1. The Preface, which is all about ME: This is a sequel to Rivers of London by Ben Aaronovitch, which I wrote a fair, restrained and generally positive review of back in January. I went out and bought Moon Over Soho and failed to review it for no very good reason. To celebrate the publication of the third book in the series I'm now going to talk about the second. IT MAKES SENSE TO ME.
2. The Premise, which is recycled from the first review: Our hero, Peter Grant, is a copper, a member of the Metropolitan Police
Service. Having completed his two years probation he doesn't quite have
the aptitude to be a thief-taker and is being considered for the Case Progression Unit
(the department that deals with the paperwork). However he gets involved in a case with supernatural aspects and becomes an apprentice wizard. After the fall out of the end of Rivers of London he now works full time keeping the Queen's Peace amongst the uncanny and unusual.
3. The Mystery, which comes in three parts: There are mysterious deaths of Jazzmen, which is of especial interest to Peter as he is the son of London's least successful jazz legend. There is the case of the vagina dentata, which is foreshadowed in Rivers of London. Finally there's some other weirdness going down, which is a bit complex and spoilery. In addition Peter is up against Lady Ty, incarnate goddess of one of the Thames tributaries, who wants to put the policing of the supernatural on a more modern and professional footing, under her guidance of course.
4. The Backstory, which is of some interest: To spoil; once upon a time England and Europe had a number of thriving magical traditions. Then WW2 came along. The Nazis co-opted or killed the magicians of occupied Europe, and there was an apocalyptic battle in 1945 that wiped out most of the magicians on both sides. After this, there was no one left to run the magic school in England, and most of the survivors sank into the background. Until now, when the magic is making a comeback.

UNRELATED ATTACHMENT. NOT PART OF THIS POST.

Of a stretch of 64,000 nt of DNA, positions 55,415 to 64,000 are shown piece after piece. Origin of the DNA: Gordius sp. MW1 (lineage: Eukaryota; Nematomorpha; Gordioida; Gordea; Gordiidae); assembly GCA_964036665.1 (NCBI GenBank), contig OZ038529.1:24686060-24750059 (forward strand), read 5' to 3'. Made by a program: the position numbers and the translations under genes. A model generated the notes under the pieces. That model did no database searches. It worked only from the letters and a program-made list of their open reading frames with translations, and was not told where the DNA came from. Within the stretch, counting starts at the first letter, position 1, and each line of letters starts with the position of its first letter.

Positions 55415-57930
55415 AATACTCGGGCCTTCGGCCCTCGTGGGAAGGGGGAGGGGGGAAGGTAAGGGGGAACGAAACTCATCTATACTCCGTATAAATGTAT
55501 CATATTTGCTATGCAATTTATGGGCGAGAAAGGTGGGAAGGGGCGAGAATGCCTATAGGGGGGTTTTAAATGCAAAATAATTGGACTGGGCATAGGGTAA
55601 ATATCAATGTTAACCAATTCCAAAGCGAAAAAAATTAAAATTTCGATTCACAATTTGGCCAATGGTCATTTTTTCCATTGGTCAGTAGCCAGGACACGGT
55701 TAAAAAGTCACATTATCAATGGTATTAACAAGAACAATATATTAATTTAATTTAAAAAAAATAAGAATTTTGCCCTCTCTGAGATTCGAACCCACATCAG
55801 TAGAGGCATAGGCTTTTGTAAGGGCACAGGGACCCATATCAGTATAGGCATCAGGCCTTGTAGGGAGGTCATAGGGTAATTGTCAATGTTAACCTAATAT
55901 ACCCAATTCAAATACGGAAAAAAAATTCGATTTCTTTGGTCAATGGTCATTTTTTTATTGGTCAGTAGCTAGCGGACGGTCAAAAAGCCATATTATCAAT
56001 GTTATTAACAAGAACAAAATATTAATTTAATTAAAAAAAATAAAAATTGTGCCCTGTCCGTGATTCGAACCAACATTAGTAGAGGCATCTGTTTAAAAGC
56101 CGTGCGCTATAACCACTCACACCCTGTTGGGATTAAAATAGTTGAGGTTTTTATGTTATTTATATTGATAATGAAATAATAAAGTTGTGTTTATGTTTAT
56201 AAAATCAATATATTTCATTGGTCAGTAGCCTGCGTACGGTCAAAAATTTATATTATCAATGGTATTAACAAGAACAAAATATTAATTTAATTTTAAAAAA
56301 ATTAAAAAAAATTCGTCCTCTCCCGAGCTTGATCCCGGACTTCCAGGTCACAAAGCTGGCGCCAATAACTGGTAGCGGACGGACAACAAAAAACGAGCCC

5. The Humour, and also the conflict: Magic is (mostly) old school. Policing is an uneasy balance of old school and new school. Peter, of mixed race, is unhappy when his boss (born circa 1900) refers to the bad guys as 'Black Magicians', and suggests 'Ethically Challenged Magical Practitioners'. Magic also tends to break technology, leading to Peter to improvise some useful nonsense about an EMP. "What's an EMP?" asks his boss.
6. The Horror, of which there is sufficient: One of the characters was quite savagely injured at the end of Rivers of London. She only appears on page when Peter goes to see her, when it's heart wrenchingly tragic, but as she's convalescing - read bored - she's quite present, and still pretty sarcastic, in text and email. This is generally how the book handles these elements - light hearted and with humour, but not backing away from how terrible the events are. The work the black... I mean, the ethically challenged magical practitioners, operating without the moral code of Peter and his boss, have, and continue to do some very nasty things.
7. The Wrapup, in which I say whatever I couldn't shoehorn into one of the other sections, then repeat myself: Without intending to, Peter is clearly recruiting a new generation of wizards and auxiliaries. This is good, to help keep the series fresh, and possibly expand the scope. Aaronovitch, a former TV writer, seems to be putting together a larger cast of recurring characters, or perhaps he's simply putting in all the bits he likes but jettisoned from the first book to strip it back to stand alone. Who knows? I mean, until I (or you) read the next book. Or we could ask him I suppose. So anyway, 21st century meets policing, which combines IT data and forensic science with old fashioned boots on the street/ kicking in doors/ up the arse, meets magic, which has been in stasis since 1945. What's not to like?
Read This: If you liked the first one. Also if you like urban fantasy, London, police procedurals and all that stuff.
Don't Read This: If you don't read books. Also if all the stuff in the Read This bores you to death.
Also: The third book, Whispers Underground, is out now in hardback.
 Don't look this up at work. Or if you have castration anxieties.
 Which Peter refers to as "Hogwarts".
 We meet the archivist, answering the question of who reads the reports that the magic police write.